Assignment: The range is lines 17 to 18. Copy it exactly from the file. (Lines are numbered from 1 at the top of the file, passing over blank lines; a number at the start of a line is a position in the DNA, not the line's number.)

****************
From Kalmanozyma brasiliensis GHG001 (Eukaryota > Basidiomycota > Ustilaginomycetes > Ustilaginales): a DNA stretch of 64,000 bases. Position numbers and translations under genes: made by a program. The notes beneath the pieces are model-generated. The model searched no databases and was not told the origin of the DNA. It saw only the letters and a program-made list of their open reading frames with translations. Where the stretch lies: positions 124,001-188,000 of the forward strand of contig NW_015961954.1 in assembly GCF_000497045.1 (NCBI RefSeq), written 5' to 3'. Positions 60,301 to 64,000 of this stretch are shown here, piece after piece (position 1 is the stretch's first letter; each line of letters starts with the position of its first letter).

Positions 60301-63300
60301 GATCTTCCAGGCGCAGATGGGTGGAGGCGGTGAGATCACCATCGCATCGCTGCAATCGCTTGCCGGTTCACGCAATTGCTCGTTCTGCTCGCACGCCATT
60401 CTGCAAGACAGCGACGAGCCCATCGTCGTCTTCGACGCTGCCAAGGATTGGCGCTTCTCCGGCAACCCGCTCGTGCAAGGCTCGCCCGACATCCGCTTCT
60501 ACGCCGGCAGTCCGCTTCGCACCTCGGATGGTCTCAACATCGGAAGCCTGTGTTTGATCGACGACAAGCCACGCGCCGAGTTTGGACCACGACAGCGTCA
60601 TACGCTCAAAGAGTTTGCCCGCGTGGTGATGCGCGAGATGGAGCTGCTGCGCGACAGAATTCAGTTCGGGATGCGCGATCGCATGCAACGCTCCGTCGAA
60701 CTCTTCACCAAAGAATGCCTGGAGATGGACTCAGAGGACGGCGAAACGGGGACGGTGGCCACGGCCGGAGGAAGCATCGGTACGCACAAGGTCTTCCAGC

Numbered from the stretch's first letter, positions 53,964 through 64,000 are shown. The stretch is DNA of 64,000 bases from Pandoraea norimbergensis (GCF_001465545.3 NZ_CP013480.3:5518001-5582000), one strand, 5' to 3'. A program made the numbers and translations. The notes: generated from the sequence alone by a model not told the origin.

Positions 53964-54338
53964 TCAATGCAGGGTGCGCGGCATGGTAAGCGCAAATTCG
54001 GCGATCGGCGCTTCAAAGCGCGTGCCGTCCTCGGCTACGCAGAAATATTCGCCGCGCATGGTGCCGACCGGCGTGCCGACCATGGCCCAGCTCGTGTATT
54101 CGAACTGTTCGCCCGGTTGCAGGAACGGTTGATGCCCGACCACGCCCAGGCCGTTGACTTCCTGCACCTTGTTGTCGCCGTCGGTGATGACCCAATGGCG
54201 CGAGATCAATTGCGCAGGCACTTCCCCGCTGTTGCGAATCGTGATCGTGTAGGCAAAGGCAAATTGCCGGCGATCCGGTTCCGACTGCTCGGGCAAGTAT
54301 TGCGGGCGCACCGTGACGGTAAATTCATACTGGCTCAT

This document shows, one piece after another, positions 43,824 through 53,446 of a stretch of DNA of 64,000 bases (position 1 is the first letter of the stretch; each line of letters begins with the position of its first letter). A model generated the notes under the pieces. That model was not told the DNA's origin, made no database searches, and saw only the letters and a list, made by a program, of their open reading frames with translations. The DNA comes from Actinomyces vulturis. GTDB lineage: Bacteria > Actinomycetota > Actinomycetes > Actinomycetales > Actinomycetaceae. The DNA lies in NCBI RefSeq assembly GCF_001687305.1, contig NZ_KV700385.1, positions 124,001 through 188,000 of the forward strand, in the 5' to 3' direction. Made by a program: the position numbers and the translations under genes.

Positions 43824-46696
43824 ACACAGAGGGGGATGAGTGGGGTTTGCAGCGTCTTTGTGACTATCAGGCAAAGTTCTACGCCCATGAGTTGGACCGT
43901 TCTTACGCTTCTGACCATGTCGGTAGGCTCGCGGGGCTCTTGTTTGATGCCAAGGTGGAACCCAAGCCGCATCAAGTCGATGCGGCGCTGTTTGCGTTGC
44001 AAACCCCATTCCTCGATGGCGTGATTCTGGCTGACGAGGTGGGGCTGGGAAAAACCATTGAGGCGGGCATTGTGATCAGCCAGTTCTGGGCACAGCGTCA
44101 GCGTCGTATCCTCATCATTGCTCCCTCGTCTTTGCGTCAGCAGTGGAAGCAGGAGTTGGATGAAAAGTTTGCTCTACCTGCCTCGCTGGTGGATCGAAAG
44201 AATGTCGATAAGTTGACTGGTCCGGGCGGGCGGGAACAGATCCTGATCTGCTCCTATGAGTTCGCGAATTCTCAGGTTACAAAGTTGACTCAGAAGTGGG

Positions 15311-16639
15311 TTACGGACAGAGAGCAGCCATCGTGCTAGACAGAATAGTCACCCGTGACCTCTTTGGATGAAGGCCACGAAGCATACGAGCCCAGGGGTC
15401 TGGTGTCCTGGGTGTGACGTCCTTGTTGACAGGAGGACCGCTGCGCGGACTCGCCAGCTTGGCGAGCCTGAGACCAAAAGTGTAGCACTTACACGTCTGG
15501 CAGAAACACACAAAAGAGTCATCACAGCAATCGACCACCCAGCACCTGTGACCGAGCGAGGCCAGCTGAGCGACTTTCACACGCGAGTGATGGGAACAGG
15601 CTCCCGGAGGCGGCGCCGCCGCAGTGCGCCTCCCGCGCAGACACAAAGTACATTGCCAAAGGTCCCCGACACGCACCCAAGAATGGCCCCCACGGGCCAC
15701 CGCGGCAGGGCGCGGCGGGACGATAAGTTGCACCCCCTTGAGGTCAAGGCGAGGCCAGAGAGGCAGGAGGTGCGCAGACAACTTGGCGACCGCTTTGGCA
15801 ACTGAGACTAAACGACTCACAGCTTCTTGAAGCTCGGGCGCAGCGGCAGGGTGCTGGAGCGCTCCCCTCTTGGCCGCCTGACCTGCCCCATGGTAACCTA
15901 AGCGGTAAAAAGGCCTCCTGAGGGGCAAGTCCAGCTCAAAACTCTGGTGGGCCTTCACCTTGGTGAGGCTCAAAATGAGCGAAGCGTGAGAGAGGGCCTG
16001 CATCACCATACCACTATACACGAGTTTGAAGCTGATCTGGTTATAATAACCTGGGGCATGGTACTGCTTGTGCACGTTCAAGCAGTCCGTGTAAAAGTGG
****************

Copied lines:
43824 ACACAGAGGGGGATGAGTGGGGTTTGCAGCGTCTTTGTGACTATCAGGCAAAGTTCTACGCCCATGAGTTGGACCGT
43901 TCTTACGCTTCTGACCATGTCGGTAGGCTCGCGGGGCTCTTGTTTGATGCCAAGGTGGAACCCAAGCCGCATCAAGTCGATGCGGCGCTGTTTGCGTTGC